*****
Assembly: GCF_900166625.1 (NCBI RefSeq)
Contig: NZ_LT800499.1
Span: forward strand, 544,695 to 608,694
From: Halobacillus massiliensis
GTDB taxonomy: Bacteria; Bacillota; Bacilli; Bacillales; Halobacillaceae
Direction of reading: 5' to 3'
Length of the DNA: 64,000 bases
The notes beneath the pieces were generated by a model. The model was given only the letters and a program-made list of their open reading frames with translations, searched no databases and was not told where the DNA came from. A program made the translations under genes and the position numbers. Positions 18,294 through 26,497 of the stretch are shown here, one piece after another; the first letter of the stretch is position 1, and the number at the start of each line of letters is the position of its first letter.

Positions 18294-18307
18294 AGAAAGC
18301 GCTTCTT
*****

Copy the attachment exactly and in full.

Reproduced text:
Assembly: GCF_900166625.1 (NCBI RefSeq)
Contig: NZ_LT800499.1
Span: forward strand, 544,695 to 608,694
From: Halobacillus massiliensis
GTDB taxonomy: Bacteria; Bacillota; Bacilli; Bacillales; Halobacillaceae
Direction of reading: 5' to 3'
Length of the DNA: 64,000 bases
The notes beneath the pieces were generated by a model. The model was given only the letters and a program-made list of their open reading frames with translations, searched no databases and was not told where the DNA came from. A program made the translations under genes and the position numbers. Positions 18,294 through 26,497 of the stretch are shown here, one piece after another; the first letter of the stretch is position 1, and the number at the start of each line of letters is the position of its first letter.

Positions 18294-18307
18294 AGAAAGC
18301 GCTTCTT